A New York district court has held that an insurer must provide coverage under three excess insurance policies issued in 1970 for defense and cleanup costs incurred by Olin Corporation in remediating environmental contamination at seven sites in Connecticut, Washington, Maryland, Illinois, New York, and Washington. Seven of the remaining sites at issue presented questions of fact for trial, with only one site being dismissed due to lack of coverage.

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A US District Court has ruled that a Professional Services Exclusion in a D&O policy does not bar coverage for suits alleging that a network of for-profit career colleges engaged in false marketing regarding the quality of education and job prospects that enrollees would receive. The decision in Education Affiliates Inc., et al. v. Federal Insurance Company, et al., stems from a series of lawsuits filed against the owner of the career colleges by former students and a subpoena and draft complaint served by the Florida Attorney General alleging that the colleges were deceptive in marketing their services to prospective students.

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A federal appeals court ruled on Wednesday that the absence of a duty to defend does not foreclose the potential for indemnity coverage under primary and umbrella liability policies. The decision in Hartford Casualty Insurance Co. et al. v. DP Engineering LLC, stems from a March 31, 2013, incident where an industrial crane collapsed at a nuclear generating facility near Russellville, Arkansas, causing significant damage and injuries, including one death.

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In a June 1, 2016 decision, the Second Circuit Court of Appeals in National Fire Insurance Co. of Hartford et al. v. E. Mishan & Sons Inc. required CNA Financial Corporation to defend E. Mishan & Sons, Inc.(“Emson”) – best known for its “As Seen on TV” products –in two class actions alleging a conspiracy to trap customers into recurring credit card charges and that Emson sold private consumer information that it obtained through its product sales.

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Hunton & Williams’ insurance practice head, Walter Andrews, was quoted in a Law360 article yesterday regarding the confusion that is likely to result from a federal bankruptcy judge’s decision in Rapid-American Corp. v. Travelers Casualty and Surety Co., where the court concluded that a majority of excess insurers owe no coverage to Rapid-American

Two of three of Rapid-American Corp.’s excess liability insurers do not have to respond to underlying asbestos claims unless and until all underlying coverage is exhausted by the payment of claims, says Judge Bernstein of the United States Bankruptcy Court for the Southern District of New York in a June 7, 2016 decision. Rapid-American has been involved in asbestos litigation since 1974 and settled disputes with many of its underlying insurers, but an amount sufficient to reach its excess coverage policies has not yet been paid. Rapid-American argued that it was not necessary for the primary policies’ underlying limits to be exhausted by actual payment before insurers’ excess liability coverage attaches.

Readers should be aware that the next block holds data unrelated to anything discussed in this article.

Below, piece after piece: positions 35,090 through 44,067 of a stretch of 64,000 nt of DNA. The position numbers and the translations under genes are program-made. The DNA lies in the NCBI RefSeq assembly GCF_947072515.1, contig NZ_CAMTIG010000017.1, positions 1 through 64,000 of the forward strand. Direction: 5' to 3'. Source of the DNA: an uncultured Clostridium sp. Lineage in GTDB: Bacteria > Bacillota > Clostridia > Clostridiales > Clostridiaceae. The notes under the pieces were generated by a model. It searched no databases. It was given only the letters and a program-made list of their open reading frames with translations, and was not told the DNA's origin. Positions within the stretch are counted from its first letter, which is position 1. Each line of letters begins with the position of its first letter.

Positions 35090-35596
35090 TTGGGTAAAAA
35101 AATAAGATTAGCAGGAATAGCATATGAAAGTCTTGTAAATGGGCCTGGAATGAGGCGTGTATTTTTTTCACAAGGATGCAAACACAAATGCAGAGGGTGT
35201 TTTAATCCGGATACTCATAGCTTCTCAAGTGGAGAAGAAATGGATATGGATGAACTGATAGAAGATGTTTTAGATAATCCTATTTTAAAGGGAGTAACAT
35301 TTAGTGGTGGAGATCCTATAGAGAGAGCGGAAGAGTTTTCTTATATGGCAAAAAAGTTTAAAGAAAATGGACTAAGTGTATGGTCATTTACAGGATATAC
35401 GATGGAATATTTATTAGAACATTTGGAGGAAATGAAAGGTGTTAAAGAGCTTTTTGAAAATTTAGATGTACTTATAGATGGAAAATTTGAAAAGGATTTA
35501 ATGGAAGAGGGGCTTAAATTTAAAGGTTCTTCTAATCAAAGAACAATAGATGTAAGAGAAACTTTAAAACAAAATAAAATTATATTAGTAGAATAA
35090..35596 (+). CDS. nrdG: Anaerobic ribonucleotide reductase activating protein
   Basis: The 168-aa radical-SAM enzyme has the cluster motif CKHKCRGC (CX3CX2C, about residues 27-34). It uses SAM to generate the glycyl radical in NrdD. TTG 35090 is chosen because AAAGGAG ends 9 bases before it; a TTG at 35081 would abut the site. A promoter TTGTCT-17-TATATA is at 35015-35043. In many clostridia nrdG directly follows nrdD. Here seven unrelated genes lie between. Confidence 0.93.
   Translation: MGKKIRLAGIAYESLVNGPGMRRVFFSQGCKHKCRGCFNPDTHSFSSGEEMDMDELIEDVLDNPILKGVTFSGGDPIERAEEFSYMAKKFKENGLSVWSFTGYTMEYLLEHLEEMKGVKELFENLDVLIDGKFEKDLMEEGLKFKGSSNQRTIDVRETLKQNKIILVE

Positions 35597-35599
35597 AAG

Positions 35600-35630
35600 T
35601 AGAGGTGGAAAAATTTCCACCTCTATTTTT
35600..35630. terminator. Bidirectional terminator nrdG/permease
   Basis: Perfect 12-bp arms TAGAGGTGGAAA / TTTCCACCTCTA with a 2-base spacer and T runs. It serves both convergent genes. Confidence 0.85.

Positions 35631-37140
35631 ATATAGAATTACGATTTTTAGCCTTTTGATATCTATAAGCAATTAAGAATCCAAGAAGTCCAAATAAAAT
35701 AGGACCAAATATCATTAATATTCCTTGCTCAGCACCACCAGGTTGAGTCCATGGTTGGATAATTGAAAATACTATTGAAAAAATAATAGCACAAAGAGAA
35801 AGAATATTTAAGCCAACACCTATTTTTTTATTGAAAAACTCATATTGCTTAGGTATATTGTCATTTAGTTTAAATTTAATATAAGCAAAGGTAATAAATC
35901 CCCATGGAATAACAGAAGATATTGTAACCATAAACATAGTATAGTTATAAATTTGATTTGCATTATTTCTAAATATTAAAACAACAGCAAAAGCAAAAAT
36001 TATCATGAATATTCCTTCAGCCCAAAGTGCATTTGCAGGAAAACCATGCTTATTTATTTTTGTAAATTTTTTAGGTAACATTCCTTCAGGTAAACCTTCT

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On Tuesday, May 3, 2016, the New York Court of Appeals held that each of several excess liability insurers can be wholly responsible for the entire extent of their policyholders’ asbestos liabilities.  The Court further held that “vertical” exhaustion would apply; rejecting the insurers’ attempt to apply “horizontal” exhaustion before upper-layer policies must respond.  The decision, in In the Matter of Viking Pump, Inc. and Warren Pumps, LLC, Insurance Appeals, comes in response to two questions certified from the Delaware Supreme Court:

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The Eleventh Circuit confirmed in First Mercury Insurance Company v. Excellent Computing Distributors, Inc., No. 15-10120 (11th Cir. Apr. 20, 2016), that policyholders need not await adjudication of underlying liability litigation before obtaining a confirmation of coverage. The decision arose from a declaratory judgment action concerning the availability of insurance coverage for an underlying negligence suit against the policyholder. The district court dismissed the declaratory judgment action, finding it “inappropriate to exercise jurisdiction over an action seeking a declaration of the plaintiff’s indemnity obligations absent a determination of the insureds’ liability.” The court also noted that “significant factual questions necessary for a resolution of [the] declaratory judgment action are at issue in the state [court] action, and have yet to be resolved.” But the court did not identify the factual questions.

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